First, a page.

Update: GREAT response from Noriega (h/t Atrios)...

Thursday, June 26, 2008

Thursday PM Stuff

A K.O. double shot (and a double shot of his Murdoch riff also...aaarrgghhh); first, despite a minor screwup on the Newsweek story, he calls out Gretchen Carlson of Faux News and Kelvin MacKenzie, running for British M.P...

...and Scalia once more for his opinion on overturning D.C.'s gun ban.

“Flush With Pride” For George W. Milhous Bush

(I was going to use the headline, “Our ‘Leader’ Will Be De-Turd With This Honor,” but even I draw the line sometimes – hat tip to one of my senior field correspondents)

Nothing much to add, only to let out a huzzah for the residents of Mayor Gavin Newsom’s city for this idea (the conservative fits of umbrage and character assassination will begin momentarily)…

A renegade voter movement to rename a San Francisco sewage plant after President Bush is flush with support in the liberal West Coast city.

A group called the Presidential Memorial Commission has reportedly picked up more than enough signatures to put the ballot initiative to the San Francisco public in the November election.

If the measure passes, it would rename the city’s Oceanside Treatment Plant as the George W. Bush Sewage Plant.

That’s not exactly a presidential library, but sponsors of the ballot measure say it’s a fitting tribute to a president who made a big mess.

…the Chronicle reported this week that the commission, which apparently hatched the idea one night over beers, has collected 8,500 signatures — 1,300 more than the 7,168 needed to get a measure on the November ballot. If officials verify that those signatures are from registered city voters, proposition rename-the-sewage-plant is a go.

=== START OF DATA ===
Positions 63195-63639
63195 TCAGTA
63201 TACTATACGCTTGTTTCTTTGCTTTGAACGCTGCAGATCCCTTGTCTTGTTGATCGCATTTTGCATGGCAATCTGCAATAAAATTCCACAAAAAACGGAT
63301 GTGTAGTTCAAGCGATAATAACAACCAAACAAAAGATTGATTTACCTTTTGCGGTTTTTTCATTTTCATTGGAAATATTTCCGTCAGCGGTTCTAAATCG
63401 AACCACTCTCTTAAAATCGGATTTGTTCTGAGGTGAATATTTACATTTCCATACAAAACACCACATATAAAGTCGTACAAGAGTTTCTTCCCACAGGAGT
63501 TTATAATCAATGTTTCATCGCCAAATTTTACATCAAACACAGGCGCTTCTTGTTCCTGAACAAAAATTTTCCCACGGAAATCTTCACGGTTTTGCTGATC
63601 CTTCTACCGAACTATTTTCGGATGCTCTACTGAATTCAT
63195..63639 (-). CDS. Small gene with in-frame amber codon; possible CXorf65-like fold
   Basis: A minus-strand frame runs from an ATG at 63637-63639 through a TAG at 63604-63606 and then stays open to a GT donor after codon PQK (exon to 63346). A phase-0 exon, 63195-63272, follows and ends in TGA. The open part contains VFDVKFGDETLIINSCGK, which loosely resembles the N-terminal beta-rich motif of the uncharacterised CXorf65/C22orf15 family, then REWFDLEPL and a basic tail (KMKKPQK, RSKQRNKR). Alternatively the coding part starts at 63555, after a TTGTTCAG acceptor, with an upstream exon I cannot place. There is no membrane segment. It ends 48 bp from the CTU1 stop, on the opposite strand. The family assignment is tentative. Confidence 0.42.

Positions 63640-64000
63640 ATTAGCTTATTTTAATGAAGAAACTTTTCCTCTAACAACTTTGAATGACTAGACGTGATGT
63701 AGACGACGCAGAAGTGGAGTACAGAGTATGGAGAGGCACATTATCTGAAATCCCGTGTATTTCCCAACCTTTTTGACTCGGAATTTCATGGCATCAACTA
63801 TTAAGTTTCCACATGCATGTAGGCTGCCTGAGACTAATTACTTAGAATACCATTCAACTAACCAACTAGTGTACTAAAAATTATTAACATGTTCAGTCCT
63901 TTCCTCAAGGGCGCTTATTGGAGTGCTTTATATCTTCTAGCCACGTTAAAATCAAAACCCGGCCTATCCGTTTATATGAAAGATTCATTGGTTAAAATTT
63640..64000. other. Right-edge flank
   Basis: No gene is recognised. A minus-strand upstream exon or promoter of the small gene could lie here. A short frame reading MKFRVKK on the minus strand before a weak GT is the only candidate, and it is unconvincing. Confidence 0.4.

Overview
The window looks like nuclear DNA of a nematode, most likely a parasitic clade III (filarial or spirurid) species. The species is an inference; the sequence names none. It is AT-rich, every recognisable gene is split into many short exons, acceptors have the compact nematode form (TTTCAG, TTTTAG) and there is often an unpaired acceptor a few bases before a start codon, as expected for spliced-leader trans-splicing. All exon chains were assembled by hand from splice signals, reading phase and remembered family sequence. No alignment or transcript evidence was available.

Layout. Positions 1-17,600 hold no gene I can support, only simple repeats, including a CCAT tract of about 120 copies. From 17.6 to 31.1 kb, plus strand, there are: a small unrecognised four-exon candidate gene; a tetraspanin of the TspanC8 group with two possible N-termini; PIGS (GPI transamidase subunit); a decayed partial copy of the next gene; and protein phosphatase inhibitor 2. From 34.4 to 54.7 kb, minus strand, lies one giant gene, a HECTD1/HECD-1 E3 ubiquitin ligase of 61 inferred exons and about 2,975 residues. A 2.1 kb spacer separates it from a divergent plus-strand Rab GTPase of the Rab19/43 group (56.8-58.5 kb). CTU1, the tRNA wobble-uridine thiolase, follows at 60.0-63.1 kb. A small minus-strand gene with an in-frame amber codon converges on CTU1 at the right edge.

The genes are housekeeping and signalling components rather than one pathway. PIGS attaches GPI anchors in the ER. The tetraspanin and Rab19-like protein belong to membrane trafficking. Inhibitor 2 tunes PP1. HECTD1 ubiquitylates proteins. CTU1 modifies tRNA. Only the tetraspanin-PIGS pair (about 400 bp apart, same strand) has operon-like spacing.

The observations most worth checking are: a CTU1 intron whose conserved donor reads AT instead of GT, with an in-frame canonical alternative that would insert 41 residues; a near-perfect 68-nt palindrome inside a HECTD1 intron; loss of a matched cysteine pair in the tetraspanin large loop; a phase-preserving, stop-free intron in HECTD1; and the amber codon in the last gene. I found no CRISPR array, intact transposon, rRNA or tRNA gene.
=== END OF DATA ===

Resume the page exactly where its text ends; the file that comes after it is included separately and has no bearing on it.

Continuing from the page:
According to the San Francisco elections department, it only takes a simple majority of 50 percent-plus-one to adopt such a measure.

Virginia-born activist and ordained minister John Rinaldi, a co-sponsor of the petition and unsuccessful mayoral candidate who ran last year under his nickname "Chicken John," said the initiative would turn "every toilet in San Francisco into basically a shrine for George W. Bush and all his great achievements in his eight years as our commander in chief."
We always knew that Dubya was a “little tin god.” Now, perhaps he’ll be a porcelain one as well.

U.S. Supreme Court To Cities: Drop Dead

I spoke too soon - I may be able to sneak in a couple after all; I touched in this with the Onion video earlier, but I’m doing it again here)…

The New York Times reports that The Supremes, as expected, overturned the Washington, D.C. gun ban, tossing aside volumes of existing case law in the process…

The court's 5-4 ruling struck down the District of Columbia's 32-year-old ban on handguns as incompatible with gun rights under the Second Amendment. The decision went further than even the Bush administration wanted, but probably leaves most firearms laws intact.